This series was used as a representation of many of Zeno's paradoxes. For example, in the paradox of Achilles and the Tortoise, the warrior Achilles was to race against a tortoise. The track is 100 meters long. Achilles could run at 10 m/s, while the tortoise only 5. The tortoise, with a 10-meter advantage, Zeno argued, would win. Achilles would have to move 10 meters to catch up to the tortoise, but by then, the tortoise would already have moved another five meters. Achilles would then have to move 5 meters, where the tortoise would move 2.5 meters, and so on. Zeno argued that the tortoise would always remain ahead of Achilles.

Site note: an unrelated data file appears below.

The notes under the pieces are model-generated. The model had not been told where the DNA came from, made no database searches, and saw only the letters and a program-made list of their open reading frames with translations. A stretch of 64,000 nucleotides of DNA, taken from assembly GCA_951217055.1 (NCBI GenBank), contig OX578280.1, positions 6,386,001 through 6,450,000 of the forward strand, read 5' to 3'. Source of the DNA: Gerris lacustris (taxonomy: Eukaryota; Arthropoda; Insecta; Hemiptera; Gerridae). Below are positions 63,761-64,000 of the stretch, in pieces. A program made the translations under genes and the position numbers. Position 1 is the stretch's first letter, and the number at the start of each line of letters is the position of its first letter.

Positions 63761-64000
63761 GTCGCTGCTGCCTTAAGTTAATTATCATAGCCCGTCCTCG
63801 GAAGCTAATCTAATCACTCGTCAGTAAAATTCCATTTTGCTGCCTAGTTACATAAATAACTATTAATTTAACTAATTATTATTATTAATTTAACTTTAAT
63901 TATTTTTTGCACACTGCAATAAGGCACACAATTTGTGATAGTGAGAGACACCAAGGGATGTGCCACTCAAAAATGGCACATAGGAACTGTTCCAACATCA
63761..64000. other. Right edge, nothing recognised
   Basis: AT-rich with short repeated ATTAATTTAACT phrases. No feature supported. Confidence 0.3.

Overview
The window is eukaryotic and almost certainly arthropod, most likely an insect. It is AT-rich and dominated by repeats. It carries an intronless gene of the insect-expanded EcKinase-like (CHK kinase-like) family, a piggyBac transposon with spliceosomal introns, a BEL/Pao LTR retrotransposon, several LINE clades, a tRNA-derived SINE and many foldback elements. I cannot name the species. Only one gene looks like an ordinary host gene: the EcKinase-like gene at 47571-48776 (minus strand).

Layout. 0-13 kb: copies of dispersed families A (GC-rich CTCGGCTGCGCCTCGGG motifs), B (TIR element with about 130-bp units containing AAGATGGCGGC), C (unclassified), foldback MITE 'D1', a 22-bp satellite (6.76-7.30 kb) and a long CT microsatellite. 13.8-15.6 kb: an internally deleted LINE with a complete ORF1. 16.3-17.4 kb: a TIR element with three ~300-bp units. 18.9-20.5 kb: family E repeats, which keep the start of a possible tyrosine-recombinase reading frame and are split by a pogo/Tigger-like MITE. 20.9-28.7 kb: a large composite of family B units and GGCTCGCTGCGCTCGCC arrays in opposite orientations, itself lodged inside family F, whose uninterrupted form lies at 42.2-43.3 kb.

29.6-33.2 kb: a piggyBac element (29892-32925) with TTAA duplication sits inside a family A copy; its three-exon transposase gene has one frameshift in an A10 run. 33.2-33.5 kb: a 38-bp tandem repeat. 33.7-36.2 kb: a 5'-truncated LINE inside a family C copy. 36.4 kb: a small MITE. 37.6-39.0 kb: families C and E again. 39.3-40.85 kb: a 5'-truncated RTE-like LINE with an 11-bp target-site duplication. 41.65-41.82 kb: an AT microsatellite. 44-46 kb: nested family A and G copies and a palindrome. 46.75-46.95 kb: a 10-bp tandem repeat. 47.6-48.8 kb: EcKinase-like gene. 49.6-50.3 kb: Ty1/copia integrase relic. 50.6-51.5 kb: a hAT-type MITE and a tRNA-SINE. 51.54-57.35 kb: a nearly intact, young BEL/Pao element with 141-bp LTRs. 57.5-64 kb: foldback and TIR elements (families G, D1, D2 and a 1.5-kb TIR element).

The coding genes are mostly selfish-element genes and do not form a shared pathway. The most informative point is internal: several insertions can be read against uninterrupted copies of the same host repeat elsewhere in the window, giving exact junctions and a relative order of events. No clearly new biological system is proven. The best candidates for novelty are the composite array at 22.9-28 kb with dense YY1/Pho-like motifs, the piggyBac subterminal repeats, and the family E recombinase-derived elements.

A version of the series appears in the ancient Taoist book Zhuangzi. The miscellaneous chapters "All Under Heaven" include the following sentence: "Take a chi long stick and remove half every day, in a myriad ages it will not be exhausted."
^Stewart, Ian (2009). Professor Stewart's Hoard of Mathematical Treasures. Profile Books. pp. 76–80. ISBN978 1 84668 292 6.
^For example: multiplying sn by 2 yields Subtracting sn from both sides, one concludes Other arguments might proceed by mathematical induction, or by adding to both sides of and manipulating to show that the right side of the result is equal to 1.